Friday, 27 June 2014

Should we really open up for Openness

I have been busy collecting photos and writing updates/letters about 7 of our children.  We have an openness agreement with their birth parents which we are required to spend photos and updates twice per year.  Our updates are sent to a third party and then forwarded to the birth parents as we were advised not to share our personal information with them.  Within the agreement the birth parents are also expected to send letters to the children which are shared at our discretion with the children, assuming the content is appropriate.  Unfortunately the birth parents have not fulfilled their obligation but this does not stop us from keeping up with our part.

We have a range of openness agreements with foster and birth families related to the children we have adopted.  Some, like the one I have been currently been working on, is very limited and non disclosing.  This type is ideal if there is a protection or boundary issue with the parties involved.  It is also beneficial in a situation where emotions are very high and the other party doesn't know if they can participate in an openness agreement.  This type of agreement doesn't have the pressure involved of having to meet face to face but it can be a great starting point that can expand if both parties are in agreement.

With other family members we have scheduled visits 2 times per year in a public location.  For these types of visits with young children we try and pick a location with a play area so the children have a place to burn off steam.  We also find it helpful to have a second support person at the visit.  This second person can be a sibling, friend or another adult.  This is beneficial when you don't want the child to be in a situation where they are one on one with the family member.  If they need to go to the bathroom for example they can go with the second person, this also gives us time to speak privately if needed with the family member.  In our family having multiple children that have been adopted it has been helpful for them to participate in their siblings openness visits.  The children are given the choice of inviting one sibling to the visit with them, the invited sibling is support to the child.  The invited sibling is able to gain a better understanding of what life was like for their sibling and this encourages communication about their past.  This also helps the children feel these visits are a normal part of life "not just for the adopted child".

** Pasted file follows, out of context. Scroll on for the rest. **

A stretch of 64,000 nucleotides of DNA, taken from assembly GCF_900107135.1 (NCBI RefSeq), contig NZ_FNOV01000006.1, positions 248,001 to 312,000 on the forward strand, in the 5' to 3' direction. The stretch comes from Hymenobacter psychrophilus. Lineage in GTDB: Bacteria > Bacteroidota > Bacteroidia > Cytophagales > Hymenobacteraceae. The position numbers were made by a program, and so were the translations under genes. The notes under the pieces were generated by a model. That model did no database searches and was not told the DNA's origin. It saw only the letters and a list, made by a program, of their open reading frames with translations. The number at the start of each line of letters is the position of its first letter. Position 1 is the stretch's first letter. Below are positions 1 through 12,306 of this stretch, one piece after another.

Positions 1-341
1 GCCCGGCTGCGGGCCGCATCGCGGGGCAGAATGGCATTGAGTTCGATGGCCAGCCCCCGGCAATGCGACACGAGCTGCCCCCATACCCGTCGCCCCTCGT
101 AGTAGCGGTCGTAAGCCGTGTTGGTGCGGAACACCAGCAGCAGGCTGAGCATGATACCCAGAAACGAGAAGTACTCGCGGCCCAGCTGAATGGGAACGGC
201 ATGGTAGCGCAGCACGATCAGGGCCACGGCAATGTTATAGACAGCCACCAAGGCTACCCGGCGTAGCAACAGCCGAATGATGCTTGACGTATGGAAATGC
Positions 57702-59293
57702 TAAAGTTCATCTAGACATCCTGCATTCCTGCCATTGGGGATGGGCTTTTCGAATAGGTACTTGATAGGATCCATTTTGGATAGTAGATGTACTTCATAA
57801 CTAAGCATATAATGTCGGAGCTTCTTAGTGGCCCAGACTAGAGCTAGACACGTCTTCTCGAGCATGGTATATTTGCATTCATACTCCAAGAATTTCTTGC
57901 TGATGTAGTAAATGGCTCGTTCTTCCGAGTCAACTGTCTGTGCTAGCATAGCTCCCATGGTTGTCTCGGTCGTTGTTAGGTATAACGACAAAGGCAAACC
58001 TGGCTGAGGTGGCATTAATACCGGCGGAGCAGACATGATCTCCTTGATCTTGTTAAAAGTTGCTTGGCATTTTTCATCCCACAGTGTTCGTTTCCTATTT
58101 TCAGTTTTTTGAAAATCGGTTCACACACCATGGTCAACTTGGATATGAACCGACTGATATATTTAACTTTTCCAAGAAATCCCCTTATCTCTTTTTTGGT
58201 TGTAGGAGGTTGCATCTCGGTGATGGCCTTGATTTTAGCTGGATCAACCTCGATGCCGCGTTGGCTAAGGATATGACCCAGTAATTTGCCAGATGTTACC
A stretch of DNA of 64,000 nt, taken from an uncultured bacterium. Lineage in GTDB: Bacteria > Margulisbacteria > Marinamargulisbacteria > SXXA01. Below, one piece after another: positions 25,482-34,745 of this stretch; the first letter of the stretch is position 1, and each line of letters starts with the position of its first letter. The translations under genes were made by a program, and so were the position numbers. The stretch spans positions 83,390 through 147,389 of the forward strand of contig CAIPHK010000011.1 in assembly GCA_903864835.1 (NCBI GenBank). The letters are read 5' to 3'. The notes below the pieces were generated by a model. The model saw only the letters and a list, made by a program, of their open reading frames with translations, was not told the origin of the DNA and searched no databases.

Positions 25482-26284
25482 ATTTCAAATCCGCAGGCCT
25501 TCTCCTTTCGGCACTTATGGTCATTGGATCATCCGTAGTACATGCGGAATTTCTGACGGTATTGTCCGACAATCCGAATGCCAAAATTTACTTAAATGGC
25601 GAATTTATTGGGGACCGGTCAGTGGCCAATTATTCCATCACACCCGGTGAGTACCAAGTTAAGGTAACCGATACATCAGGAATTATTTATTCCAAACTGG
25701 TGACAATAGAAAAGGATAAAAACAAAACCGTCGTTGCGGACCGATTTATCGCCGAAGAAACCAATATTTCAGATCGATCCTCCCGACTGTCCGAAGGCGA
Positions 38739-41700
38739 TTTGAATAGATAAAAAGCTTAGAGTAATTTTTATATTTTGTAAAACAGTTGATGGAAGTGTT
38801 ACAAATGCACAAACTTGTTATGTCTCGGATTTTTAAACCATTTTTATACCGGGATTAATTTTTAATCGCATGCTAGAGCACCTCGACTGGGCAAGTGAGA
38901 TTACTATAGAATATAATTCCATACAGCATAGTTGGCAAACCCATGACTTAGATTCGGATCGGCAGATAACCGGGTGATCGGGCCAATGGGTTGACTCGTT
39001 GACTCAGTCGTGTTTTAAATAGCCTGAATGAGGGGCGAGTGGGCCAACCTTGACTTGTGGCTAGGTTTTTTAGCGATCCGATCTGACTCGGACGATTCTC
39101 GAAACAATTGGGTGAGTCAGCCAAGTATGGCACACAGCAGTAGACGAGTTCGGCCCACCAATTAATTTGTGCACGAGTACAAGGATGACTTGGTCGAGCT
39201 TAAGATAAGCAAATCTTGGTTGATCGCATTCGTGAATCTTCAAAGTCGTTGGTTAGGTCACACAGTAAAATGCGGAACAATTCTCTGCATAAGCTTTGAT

With other family members we have completely open relationships where we invite them to our home or go to their homes.  With these family members they have adopted our whole family and we have adopted their whole family.  These relationships are like any other relationship our family has.

Some of our openness agreements are written "good will" contracts and others are verbal agreements.  We feel it is important for our kids to have an ongoing connection with their past.  For some of our children the connection with the birth family is very limited and the connection with the foster parents is stronger.  For some of the children the connection is with grandparents, aunts or uncles and others it's with birth parents.  Some relationships have developed over the years and others have waned but the kids have these connections that they can choose to continue when the become adults.  When you adopt there is a huge emphasis that you are the forever family and I agree that when you commit to adopt that it is forever but all the people that  have been in your child's life are also there forever and it is important to support that in a positive fashion.

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